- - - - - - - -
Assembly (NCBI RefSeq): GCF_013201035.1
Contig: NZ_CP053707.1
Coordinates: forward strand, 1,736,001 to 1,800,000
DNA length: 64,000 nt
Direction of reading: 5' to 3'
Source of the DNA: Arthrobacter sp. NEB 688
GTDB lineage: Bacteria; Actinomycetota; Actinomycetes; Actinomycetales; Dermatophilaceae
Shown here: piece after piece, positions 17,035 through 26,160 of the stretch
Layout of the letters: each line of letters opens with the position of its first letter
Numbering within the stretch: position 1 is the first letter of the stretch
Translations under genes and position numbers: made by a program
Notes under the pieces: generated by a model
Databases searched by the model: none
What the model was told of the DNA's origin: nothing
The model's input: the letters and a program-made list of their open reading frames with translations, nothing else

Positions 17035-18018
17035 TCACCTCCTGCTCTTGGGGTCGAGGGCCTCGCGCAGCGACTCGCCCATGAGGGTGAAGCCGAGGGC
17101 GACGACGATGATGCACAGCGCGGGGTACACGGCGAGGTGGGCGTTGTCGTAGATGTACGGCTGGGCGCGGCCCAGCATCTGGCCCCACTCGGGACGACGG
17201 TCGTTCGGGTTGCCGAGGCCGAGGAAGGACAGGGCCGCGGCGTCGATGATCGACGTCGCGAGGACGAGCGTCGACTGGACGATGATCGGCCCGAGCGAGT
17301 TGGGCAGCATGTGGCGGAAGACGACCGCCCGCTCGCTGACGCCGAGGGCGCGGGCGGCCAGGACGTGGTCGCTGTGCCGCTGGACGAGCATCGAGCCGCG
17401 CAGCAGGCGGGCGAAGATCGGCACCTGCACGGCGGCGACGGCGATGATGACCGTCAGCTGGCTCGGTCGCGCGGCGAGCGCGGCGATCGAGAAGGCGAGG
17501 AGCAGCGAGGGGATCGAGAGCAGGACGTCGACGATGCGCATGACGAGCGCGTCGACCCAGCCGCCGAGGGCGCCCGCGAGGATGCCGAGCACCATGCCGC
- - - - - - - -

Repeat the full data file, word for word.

Assembly (NCBI RefSeq): GCF_013201035.1
Contig: NZ_CP053707.1
Coordinates: forward strand, 1,736,001 to 1,800,000
DNA length: 64,000 nt
Direction of reading: 5' to 3'
Source of the DNA: Arthrobacter sp. NEB 688
GTDB lineage: Bacteria; Actinomycetota; Actinomycetes; Actinomycetales; Dermatophilaceae
Shown here: piece after piece, positions 17,035 through 26,160 of the stretch
Layout of the letters: each line of letters opens with the position of its first letter
Numbering within the stretch: position 1 is the first letter of the stretch
Translations under genes and position numbers: made by a program
Notes under the pieces: generated by a model
Databases searched by the model: none
What the model was told of the DNA's origin: nothing
The model's input: the letters and a program-made list of their open reading frames with translations, nothing else

Positions 17035-18018
17035 TCACCTCCTGCTCTTGGGGTCGAGGGCCTCGCGCAGCGACTCGCCCATGAGGGTGAAGCCGAGGGC
17101 GACGACGATGATGCACAGCGCGGGGTACACGGCGAGGTGGGCGTTGTCGTAGATGTACGGCTGGGCGCGGCCCAGCATCTGGCCCCACTCGGGACGACGG
17201 TCGTTCGGGTTGCCGAGGCCGAGGAAGGACAGGGCCGCGGCGTCGATGATCGACGTCGCGAGGACGAGCGTCGACTGGACGATGATCGGCCCGAGCGAGT
17301 TGGGCAGCATGTGGCGGAAGACGACCGCCCGCTCGCTGACGCCGAGGGCGCGGGCGGCCAGGACGTGGTCGCTGTGCCGCTGGACGAGCATCGAGCCGCG
17401 CAGCAGGCGGGCGAAGATCGGCACCTGCACGGCGGCGACGGCGATGATGACCGTCAGCTGGCTCGGTCGCGCGGCGAGCGCGGCGATCGAGAAGGCGAGG
17501 AGCAGCGAGGGGATCGAGAGCAGGACGTCGACGATGCGCATGACGAGCGCGTCGACCCAGCCGCCGAGGGCGCCCGCGAGGATGCCGAGCACCATGCCGC